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Team New Zealand One Win From Cup

Emirates Team New Zealand needs just one more win to capture the America's Cup

By Staff and Wires
|  Wednesday, Sep 18, 2013  |  Updated 6:22 PM PDT
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Team New Zealand is now just one win away from taking the 34th America's Cup. Laurence Scott reports.

Team New Zealand is now just one win away from taking the 34th America's Cup. Laurence Scott reports.

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Team New Zealand's start to finish win in Race 11 moved the Kiwi's officially to "match point" in the 34th America’s Cup.

Team New Zealand is now just one win away from taking the cup out of the hands of Oracle Team USA who faces elimination on its home turf.

Both teams were jockeying for position on the start line of Race 12 when the race committee called it off to due high winds. The wind strength had exceeded the prescribed 20-knot limit, forcing the Kiwis to wait until tomorrow for a chance to close out the series.

That means the team from down under will have to wait until at least Thursday afternoon to compete in what could be a deciding Race 12.

“Every win here is so hard, they’re monumental battles, so you’re thankful for every win you get,” said New Zealand Dean Barker. “We had a bit of an idea how to attack it and it worked out as well as it could have. We had a nice little jump, sailed a good first run, at the bottom mark another split and backwards and forwards after that. We were happy to sneak away with another win.”

Emirates Team New Zealand leads the America's Cup Finals 8-1 in the best to 9 series.

"It’s not over; it’s a long way from over,” said Oracle skipper Jimmy Spithill. “Both teams would’ve liked to sail the second race, but Iain (Murray, Regatta Director) has to stick by the limits that are set.”

Team New Zealand controlled the only race of the day at the start and led the whole way, building his lead on the crucial upwind third leg toward the Golden Gate Bridge.
 
Oracle had been sailing better on the course's only upwind leg but couldn't quite reel in the Kiwis on Wednesday. Team New Zealand led by 6 seconds at the second gate mark and extended it to 17 seconds at the third gate as it rounded back onto the downwind leg.
 
The Kiwis watched their lead of about 200 meters shrink to around 70 meters as the boats raced downwind on their foils, their hulls completely out of the water.
 
Neither crew had a good rounding of the fourth gate, yet the Kiwis sprinted first down the final reaching leg to the finish off America's Cup Park on Pier 27-29. As usual, there were hundreds of flag-waving New Zealanders cheering them on.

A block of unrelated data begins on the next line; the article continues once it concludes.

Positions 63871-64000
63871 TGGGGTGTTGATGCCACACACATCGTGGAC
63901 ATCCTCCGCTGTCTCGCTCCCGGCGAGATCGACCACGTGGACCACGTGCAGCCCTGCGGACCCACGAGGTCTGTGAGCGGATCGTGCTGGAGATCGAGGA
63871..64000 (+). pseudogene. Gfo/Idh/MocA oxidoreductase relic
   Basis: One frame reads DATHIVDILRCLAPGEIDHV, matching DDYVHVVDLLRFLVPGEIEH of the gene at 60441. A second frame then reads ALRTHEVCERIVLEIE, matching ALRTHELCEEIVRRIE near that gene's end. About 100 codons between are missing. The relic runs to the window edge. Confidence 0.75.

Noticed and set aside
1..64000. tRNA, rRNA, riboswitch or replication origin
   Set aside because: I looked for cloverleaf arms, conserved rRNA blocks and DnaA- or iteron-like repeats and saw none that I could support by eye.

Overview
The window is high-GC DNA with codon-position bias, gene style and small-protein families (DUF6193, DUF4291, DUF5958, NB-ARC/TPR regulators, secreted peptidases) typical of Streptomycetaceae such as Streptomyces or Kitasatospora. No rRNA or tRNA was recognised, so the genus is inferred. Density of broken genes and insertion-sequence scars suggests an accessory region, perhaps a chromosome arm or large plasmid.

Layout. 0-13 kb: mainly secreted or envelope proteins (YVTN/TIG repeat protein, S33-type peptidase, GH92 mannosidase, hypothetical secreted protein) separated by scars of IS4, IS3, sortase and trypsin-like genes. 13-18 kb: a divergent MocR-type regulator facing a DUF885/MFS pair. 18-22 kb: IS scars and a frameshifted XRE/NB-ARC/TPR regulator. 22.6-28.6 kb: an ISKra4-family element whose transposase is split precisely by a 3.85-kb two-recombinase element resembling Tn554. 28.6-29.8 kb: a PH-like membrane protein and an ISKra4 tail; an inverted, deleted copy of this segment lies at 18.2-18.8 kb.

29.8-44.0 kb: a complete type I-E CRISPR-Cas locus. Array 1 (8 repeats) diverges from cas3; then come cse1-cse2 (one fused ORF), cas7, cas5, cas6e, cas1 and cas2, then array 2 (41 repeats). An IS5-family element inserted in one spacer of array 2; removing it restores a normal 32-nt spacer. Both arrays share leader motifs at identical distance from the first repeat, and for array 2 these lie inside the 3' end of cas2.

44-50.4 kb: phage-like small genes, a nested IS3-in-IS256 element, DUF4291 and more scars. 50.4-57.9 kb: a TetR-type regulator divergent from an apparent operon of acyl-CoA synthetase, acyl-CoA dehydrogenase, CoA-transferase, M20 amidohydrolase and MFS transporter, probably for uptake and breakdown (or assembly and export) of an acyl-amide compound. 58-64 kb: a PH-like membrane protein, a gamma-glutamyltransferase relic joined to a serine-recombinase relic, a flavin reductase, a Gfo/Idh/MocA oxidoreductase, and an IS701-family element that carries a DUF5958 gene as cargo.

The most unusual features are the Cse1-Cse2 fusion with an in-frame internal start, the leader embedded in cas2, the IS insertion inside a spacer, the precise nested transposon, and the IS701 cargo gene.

The race began in about 17 knots of wind blowing against a 2-knot tide flowing out to sea. Racing was postponed Tuesday because of strong winds blowing against the ebb tide.
 
 Barker was at the helm in 2003 when hard-luck Team New Zealand was swept in five races by its former skipper, Russell Coutts, and Alinghi of Switzerland. The Kiwis had to drop out of two races with breakdowns.
 
Three years earlier, after Coutts had delivered Team New Zealand to a 4-0 lead over Italy's Luna Rossa, he handed the wheel to Barker for the final race, which the Kiwis easily won.
 
 Coutts is now CEO of Oracle Team USA. In 1995, Coutts and the late Peter Blake led Team New Zealand to a 5-0 win over Dennis Conner off San Diego as the small island national claimed the Cup for the first time.
 
Now Barker needs just one more victorious sprint around San Francisco Bay to reclaim the silver trophy for the Royal New Zealand Yacht Squadron.

The winds also proved to be too much for America's Cup racing limits Tuesday and forced race officials to cancel both races due to an excess of the prescribed wind limit.

Emirates Team New Zealand and Oracle Team USA each won one race Sunday, leaving New Zealand with a 7-1 lead in the best to nine series.

When we left the races on Sunday, Dean Barker and Emirates Team New Zealand appeared to have the momentum back as they pulled ahead of defending champion Oracle Team USA on the final race of the day.

Team Oracle won the first race of Sunday and the only completed race of Saturday.

Oracle Team USA, owned by software tycoon Larry Ellison, still needs to win eight more races to keep the oldest trophy in international sports. It entered the series with a two-point penalty for the biggest cheating scandal in the Cup's 162-year history.

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